Take control with WS-BPEL

Page: 1 2 3 4 5 6 7 December 11th, 2009 by Henri Bezemer

My quest for a good WS-BPEL engine was not a short one. I decided to look for a WS-BPEL engine as part of an ESB product. I think an ESB is the natural habitat for a WS-BPEL engine. WS-BPEL specifies the communication is has with its partners on the abstract level of WSDL port types. An ESB allows WS-BPEL to communicate with its partners via any of the supported transports, thus providing the necessary concrete level of communication. To demonstrate how powerful the combination of WS-BPEL and ESB can be, I’ve bound the web service call to the back-office system to the Open ESB File BC, which will produce a CSV type of output file. The back-office system should be scheduled to import and process this file. This is probably the most basic form of interaction between ESB and legacy technology. Note that in a more realistic example, the back-office system would produce a journal type of file, which the ESB imports and forwards to the WS-BPEL engine, which in turn would continue or terminate the processes based on what happened in the back-office system. This is how WS-BPEL can really help to get a grip on cross-system and cross-department processes.

Some ESB’s support the JBI (Java Business Interface) specification. In theory, JBI components that come bundled with such an ESB (for instance its WS-BPEL engine) can run on other JBI enabled ESB’s. However, there is a big change that the JBI components have dependencies on their own specific ESB platform, so full portability is – at this moment - a promise for the future. Still I decided to prefer an ESB with support for JBI.

I choose OpenESB 2.1 (a.k.a. GlassFish ESB) for the following reasons: it is open source (so I can try before I buy), it turns out to be quite stable (production quality), it is $upported (by Sun), it is well documented (for an open source product), it implements JBI and it is very tightly integrated with strong development tooling. I also took a look at the Apache “stack”, but I was a bit dissappointed with the lack of (documented) integration between the various layers of the stack (Geronimo, ServiceMix, ODE) and the lack of documentation in general. A short peek at the JBoss stack didn’t get me as enthusiastic as I am about OpenESB, so I decided to look at JBoss in more detail at a later moment. It amazes me that OpenESB isn’t much more popular at this moment! I understand that it shares a crucial component – the Metro web service stack – with Oracle’s strategic (formerly BEA’s) SOA product. In my opinion, OpenESB is a great open source ESB.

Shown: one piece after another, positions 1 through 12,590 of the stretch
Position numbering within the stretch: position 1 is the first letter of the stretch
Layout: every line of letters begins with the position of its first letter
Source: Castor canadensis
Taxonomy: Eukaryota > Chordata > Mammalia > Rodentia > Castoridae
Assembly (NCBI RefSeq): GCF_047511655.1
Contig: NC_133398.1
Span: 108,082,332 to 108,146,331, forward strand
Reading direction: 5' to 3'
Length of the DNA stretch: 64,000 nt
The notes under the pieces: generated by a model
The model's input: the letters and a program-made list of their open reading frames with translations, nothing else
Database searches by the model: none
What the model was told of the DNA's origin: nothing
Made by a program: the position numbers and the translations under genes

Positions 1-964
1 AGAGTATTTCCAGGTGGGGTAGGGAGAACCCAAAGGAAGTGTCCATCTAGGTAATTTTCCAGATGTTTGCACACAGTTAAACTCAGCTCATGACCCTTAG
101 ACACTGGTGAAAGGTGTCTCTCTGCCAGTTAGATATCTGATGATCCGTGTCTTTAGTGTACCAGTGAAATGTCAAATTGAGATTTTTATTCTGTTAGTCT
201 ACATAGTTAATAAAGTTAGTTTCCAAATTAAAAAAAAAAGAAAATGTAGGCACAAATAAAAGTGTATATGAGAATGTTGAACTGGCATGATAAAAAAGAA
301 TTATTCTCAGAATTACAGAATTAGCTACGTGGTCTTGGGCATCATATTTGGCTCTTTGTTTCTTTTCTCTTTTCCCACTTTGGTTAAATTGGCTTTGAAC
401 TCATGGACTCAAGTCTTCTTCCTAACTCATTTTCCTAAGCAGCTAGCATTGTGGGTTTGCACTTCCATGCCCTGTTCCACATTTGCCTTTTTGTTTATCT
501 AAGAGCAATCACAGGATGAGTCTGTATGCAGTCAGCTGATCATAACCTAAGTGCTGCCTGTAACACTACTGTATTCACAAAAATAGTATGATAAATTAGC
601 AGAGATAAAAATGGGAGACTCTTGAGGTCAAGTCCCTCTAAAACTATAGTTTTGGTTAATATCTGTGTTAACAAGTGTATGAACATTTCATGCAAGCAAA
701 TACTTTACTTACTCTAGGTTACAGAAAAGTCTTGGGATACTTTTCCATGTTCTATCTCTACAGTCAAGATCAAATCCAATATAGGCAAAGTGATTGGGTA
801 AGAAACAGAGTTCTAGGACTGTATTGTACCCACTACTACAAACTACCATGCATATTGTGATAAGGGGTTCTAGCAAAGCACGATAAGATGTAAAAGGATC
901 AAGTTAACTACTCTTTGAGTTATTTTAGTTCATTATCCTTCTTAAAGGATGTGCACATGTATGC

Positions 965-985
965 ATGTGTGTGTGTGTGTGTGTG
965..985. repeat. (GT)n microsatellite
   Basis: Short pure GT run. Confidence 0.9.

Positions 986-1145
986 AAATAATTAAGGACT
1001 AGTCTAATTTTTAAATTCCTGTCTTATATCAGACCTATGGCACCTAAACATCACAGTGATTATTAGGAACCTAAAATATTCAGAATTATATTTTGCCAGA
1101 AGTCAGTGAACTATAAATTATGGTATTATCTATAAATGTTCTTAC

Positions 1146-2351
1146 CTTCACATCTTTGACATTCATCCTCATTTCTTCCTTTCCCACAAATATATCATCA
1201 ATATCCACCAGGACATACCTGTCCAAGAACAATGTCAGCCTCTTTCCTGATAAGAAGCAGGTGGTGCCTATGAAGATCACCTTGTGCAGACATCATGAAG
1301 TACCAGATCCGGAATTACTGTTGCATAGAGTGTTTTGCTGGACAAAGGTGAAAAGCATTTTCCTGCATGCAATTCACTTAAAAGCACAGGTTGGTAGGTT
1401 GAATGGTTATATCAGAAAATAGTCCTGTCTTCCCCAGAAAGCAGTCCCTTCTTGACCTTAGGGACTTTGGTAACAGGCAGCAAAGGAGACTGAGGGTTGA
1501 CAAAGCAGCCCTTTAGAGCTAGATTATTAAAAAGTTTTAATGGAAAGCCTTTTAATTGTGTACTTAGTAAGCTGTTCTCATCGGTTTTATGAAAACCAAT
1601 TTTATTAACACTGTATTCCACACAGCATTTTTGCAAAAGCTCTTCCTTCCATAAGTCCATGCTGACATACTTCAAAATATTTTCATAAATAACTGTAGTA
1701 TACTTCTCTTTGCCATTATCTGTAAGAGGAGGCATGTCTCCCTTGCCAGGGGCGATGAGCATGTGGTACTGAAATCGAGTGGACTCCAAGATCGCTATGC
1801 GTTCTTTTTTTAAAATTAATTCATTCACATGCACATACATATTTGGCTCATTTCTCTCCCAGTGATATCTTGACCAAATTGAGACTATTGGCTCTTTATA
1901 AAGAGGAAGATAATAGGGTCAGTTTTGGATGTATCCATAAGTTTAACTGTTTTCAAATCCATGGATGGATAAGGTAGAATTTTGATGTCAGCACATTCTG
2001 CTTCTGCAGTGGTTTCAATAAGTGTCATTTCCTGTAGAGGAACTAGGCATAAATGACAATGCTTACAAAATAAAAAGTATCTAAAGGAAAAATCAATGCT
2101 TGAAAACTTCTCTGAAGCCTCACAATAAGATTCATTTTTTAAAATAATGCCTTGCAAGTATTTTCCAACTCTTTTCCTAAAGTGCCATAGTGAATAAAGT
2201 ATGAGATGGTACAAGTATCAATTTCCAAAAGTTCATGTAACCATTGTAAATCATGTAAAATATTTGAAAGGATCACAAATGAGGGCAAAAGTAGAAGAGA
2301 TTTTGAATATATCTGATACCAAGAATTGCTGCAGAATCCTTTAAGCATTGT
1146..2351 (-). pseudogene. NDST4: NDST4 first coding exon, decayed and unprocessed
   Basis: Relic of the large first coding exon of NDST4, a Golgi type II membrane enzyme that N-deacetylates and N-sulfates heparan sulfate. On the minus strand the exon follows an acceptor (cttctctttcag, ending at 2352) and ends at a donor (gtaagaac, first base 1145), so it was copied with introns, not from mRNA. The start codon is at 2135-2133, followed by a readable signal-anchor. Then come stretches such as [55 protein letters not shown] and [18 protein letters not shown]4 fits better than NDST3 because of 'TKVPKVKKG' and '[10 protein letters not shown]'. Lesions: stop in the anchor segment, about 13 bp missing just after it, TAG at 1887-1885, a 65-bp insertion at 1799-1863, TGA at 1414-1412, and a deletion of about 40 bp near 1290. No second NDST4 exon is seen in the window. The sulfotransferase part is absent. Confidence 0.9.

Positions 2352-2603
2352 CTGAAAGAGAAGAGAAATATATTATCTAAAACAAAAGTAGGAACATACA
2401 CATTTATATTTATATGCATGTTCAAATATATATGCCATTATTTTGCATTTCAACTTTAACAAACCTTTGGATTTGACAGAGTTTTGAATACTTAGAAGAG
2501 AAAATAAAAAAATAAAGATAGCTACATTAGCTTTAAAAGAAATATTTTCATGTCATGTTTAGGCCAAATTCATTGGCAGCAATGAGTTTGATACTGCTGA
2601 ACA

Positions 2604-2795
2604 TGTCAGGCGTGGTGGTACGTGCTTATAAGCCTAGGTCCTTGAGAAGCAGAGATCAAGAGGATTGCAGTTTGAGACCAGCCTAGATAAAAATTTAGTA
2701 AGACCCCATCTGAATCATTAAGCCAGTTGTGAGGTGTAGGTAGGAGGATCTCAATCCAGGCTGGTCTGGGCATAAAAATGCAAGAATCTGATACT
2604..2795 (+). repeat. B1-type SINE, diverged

The development tooling mentioned above comes in the form of NetBeans. I’m not a NetBeans fan. I use Eclipse (with Maven) as my de facto Java development tool since version 2 came out. However, it is WS-BPEL that needs to be developed and not Java! I found that NetBeans provides an truly excellent WS-BPEL editor and a briliant ESB deployment tool. The deployment tooling (the CASA editor) is needed to create a JBI service assembly, which will be the vehicle to deploy the WS-BPEL and related artifacts to OpenESB. Actually, you can almost completely ignore the CASA editor, it does its work silently.

OpenESB 2.1 comes bundled with NetBeans 6.5. I took a quick look at NetBeans 6.7 because that offers standard integration with Maven. I have to say it looks promising, I was able to build one of my existing Maven based EJB projects without any problems. I think it is possible to integrate NetBeans 6.7 with OpenESB 2.1 but I didn’t try. Maybe in the future I’ll be converted from Eclipse to NetBeans, but for now I’ll stick with the WS-BPEL tooling.

If you decide to build the example in NetBeans, you have to create a new WS-BPEL project: File->New Project…, then choose the SOA category and a BPEL module project. All the example code goes in to this project. After right-clicking on the project, NetBeans lets you chose wizards for XML Schema, WSDL and WS-BPEL files. After starting a wizard change the proposed default name of the file to something more appropriate, finish the wizard and then, when the file opens in an editor window, replace the contents with the code supplied in this blog. If you have the CRM component up and running, you can import the WSDL into NetBeans by right-clicking on the project and choosing New->External WSDL Document(s)…

In the next part I present the XML schema’s that are necessary to build the example.

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One Comment

December 15, 2009 at 11:12 am BPEL_evaluator


Thanks for the example. I now heve a better understanding of correlation Keep up th good work!